MEDICAL SERVICES AND ADVICE
Both Kenya and Tanzania enjoy an invigorating climate and visitors need not concern for their general health during the course of their stay. By far the biggest risk is Malaria, which is endemic in certain areas. Anti-Malaria medication should be taken according to the advice from your local medical practitioners. Visitors requiring special medication should pack sufficient supplies in their hand-luggage. Chemists and pharmacies are generally well stocked, however the names of some generic medications can differ. Consult your medical practitioner for advice on alternative medication to take as some medication may not be readily available. Tap water is generally safe with in Nairobi, mineral water is available in most camps, lodges and hotels throughout Kenya and Tanzania (in many resort purified drinking water if provided free).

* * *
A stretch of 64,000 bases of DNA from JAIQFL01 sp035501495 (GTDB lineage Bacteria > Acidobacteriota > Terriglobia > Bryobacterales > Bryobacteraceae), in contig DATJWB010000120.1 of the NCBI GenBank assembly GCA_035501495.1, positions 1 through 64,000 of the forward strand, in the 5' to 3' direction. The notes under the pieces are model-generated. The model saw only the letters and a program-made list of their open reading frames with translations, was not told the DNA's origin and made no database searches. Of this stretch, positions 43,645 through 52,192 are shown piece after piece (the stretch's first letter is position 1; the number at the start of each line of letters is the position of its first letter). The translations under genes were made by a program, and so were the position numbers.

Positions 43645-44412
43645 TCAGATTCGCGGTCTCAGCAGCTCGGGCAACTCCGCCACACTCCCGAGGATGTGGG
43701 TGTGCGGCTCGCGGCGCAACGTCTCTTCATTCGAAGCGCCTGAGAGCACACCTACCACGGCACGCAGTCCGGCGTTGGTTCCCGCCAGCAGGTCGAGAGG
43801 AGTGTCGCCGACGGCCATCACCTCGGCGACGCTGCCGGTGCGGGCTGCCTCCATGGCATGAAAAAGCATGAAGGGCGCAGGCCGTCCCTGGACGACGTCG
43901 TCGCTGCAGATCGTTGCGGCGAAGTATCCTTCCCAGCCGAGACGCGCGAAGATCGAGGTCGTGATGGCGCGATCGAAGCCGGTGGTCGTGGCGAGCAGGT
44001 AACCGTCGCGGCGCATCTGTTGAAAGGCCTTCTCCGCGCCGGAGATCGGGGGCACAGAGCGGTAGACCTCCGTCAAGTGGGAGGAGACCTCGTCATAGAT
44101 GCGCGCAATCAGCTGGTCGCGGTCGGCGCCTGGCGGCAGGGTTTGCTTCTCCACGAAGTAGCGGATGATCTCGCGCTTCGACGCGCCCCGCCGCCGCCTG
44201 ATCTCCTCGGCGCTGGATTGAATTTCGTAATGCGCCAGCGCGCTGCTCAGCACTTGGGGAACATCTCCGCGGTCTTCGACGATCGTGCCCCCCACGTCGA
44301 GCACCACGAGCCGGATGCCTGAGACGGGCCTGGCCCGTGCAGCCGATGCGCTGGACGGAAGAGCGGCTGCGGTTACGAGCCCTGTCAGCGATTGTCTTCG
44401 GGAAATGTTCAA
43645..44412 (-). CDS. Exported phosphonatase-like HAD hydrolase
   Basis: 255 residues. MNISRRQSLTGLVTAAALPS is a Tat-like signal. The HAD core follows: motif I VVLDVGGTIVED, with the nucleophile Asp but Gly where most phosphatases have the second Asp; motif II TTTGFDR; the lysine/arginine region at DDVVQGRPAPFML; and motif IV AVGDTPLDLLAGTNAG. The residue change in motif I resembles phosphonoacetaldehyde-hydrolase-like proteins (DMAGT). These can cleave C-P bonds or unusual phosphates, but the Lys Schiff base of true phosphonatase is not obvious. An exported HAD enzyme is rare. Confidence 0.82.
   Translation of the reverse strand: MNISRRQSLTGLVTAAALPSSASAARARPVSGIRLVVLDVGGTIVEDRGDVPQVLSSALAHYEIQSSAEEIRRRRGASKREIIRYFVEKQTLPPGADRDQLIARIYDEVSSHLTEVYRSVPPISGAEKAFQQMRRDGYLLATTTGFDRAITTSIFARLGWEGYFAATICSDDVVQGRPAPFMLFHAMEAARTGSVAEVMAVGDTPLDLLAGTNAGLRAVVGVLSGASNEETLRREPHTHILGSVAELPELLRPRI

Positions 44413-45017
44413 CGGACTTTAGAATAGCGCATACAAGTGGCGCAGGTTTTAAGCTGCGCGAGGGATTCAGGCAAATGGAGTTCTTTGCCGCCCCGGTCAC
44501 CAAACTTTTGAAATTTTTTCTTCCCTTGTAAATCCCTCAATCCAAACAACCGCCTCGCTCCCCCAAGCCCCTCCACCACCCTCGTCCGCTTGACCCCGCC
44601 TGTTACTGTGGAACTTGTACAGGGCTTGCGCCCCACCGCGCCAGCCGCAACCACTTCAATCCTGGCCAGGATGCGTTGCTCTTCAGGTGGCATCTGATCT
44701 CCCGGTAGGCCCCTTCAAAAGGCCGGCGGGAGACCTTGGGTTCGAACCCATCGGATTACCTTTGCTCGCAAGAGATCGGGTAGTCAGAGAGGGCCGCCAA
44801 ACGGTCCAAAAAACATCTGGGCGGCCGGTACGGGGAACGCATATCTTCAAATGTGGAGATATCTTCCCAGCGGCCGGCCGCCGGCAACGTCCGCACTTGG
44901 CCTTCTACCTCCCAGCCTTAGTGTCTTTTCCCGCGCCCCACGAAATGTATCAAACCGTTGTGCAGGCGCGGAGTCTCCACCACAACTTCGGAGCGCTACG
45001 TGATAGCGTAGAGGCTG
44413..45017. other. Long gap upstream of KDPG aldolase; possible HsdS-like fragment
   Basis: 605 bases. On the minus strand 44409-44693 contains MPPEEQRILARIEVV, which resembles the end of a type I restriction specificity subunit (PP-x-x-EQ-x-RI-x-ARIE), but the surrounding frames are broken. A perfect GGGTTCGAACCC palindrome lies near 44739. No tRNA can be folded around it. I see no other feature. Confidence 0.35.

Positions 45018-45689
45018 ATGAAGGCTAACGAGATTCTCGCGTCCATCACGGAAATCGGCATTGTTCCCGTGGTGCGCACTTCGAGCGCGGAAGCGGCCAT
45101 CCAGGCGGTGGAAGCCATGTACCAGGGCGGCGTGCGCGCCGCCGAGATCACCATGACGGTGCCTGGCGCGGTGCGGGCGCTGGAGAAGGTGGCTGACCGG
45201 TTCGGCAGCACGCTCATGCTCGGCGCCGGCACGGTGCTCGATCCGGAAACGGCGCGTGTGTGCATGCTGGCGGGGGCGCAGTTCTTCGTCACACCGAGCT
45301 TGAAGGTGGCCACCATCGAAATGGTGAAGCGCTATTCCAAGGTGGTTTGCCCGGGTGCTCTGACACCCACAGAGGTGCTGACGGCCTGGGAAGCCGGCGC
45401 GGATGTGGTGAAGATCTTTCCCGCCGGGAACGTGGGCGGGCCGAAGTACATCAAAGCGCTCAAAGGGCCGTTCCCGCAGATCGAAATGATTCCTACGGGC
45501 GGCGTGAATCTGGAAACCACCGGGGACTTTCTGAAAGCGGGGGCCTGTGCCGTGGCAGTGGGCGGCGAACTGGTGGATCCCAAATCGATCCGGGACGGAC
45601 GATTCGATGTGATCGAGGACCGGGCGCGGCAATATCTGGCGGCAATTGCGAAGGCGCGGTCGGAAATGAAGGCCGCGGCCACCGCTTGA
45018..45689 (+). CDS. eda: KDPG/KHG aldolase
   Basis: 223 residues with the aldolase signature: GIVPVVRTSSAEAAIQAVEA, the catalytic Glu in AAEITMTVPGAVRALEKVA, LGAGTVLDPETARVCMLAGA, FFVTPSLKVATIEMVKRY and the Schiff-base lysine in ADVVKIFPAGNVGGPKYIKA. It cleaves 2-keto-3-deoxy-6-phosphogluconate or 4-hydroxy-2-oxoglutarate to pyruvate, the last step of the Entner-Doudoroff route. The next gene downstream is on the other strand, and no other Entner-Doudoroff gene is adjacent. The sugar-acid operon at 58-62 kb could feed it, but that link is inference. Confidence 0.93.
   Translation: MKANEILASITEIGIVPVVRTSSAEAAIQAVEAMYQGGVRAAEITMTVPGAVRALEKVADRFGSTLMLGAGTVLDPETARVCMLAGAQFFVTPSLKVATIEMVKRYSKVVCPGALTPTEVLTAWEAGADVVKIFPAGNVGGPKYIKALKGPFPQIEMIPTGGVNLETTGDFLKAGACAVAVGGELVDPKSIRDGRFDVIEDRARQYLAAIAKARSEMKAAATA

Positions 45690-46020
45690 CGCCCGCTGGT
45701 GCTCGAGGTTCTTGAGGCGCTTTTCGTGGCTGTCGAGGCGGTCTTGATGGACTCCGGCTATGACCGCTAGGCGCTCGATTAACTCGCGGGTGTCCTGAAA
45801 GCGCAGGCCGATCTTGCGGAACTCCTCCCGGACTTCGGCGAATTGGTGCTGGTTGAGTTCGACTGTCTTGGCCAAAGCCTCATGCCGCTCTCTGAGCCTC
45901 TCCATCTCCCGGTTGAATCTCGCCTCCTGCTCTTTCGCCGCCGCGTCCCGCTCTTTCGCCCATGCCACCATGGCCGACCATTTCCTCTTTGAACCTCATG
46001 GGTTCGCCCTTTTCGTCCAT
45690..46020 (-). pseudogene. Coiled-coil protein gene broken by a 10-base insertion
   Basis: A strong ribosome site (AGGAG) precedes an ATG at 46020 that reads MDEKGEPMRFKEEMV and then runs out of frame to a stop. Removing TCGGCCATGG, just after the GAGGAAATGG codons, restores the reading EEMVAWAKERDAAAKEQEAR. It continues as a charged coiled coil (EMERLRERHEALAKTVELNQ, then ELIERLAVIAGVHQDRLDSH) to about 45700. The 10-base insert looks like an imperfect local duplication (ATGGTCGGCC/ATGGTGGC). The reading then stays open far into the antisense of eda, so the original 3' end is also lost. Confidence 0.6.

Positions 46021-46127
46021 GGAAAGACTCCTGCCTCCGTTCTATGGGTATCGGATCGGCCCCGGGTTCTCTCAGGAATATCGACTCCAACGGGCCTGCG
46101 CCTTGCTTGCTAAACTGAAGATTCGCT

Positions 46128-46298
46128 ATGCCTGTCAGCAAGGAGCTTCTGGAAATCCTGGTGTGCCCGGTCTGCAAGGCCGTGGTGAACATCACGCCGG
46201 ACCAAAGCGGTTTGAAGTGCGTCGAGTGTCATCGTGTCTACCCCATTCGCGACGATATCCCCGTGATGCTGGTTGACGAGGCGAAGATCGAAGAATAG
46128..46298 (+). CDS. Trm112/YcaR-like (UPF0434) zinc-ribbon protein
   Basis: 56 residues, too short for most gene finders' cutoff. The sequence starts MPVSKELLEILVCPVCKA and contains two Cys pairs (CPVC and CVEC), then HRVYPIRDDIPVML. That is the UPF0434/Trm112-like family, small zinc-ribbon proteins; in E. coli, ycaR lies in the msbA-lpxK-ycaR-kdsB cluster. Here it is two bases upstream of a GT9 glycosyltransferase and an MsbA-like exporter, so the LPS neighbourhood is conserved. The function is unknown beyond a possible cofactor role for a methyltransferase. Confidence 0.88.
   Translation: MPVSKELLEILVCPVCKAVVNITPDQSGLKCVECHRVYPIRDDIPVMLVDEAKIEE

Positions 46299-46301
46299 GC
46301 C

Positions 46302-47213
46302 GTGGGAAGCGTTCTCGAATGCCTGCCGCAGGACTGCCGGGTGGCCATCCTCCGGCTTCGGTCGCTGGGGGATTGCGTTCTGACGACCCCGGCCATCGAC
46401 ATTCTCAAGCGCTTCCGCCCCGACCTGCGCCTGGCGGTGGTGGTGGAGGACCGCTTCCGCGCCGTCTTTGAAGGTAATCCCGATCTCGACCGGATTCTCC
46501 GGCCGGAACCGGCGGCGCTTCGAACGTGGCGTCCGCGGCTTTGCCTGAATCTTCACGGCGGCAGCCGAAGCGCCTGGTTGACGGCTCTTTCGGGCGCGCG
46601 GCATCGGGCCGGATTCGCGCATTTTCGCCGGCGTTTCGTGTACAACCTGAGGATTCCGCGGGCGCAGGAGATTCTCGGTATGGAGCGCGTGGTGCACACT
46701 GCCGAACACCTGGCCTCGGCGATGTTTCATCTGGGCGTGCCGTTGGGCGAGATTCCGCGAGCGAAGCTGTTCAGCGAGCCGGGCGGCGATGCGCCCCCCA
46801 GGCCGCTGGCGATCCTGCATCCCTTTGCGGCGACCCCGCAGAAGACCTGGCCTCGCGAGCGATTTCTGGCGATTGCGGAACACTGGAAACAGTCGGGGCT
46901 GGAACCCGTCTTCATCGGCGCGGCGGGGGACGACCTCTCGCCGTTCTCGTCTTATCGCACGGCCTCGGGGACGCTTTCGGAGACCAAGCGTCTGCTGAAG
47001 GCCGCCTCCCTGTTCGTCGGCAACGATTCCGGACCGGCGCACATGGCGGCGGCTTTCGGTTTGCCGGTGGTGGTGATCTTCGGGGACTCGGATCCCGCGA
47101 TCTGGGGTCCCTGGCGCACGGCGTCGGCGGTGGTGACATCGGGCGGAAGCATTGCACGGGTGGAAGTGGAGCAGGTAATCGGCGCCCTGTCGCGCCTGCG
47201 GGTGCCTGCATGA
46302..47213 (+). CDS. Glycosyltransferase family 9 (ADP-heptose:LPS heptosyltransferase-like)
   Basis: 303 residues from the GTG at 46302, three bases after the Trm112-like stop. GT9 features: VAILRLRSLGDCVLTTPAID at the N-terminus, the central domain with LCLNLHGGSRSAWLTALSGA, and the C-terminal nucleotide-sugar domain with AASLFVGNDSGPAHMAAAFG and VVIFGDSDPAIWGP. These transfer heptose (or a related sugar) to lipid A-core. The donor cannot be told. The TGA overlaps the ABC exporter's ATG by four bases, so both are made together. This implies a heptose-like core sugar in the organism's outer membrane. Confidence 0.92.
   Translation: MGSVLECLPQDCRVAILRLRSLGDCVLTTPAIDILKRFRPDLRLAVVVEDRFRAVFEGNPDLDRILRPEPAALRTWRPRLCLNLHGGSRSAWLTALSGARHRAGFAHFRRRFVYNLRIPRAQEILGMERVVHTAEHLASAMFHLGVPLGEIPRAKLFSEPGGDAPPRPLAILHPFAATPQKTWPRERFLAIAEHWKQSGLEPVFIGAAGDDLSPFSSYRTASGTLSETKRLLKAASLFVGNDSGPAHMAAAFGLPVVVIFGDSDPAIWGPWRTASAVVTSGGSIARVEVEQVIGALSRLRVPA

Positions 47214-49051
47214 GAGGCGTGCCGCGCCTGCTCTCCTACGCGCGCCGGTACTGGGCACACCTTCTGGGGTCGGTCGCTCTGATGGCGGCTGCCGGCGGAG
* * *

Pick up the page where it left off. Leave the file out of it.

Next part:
Visitors to the region should take the same care as they would normally while visiting any other destination worldwide. By keeping vigilant, visitors can reduce the risk of incident. We do advise our clients not to take expensive jewelries on holiday with them and to watch hand bags, wallets and cameras when walking in crowed places. Walking at night in unlit areas is not advisable. We strongly recommend that all our visitors utilize safety deposit boxes when and where they are available for one’s peace of mind.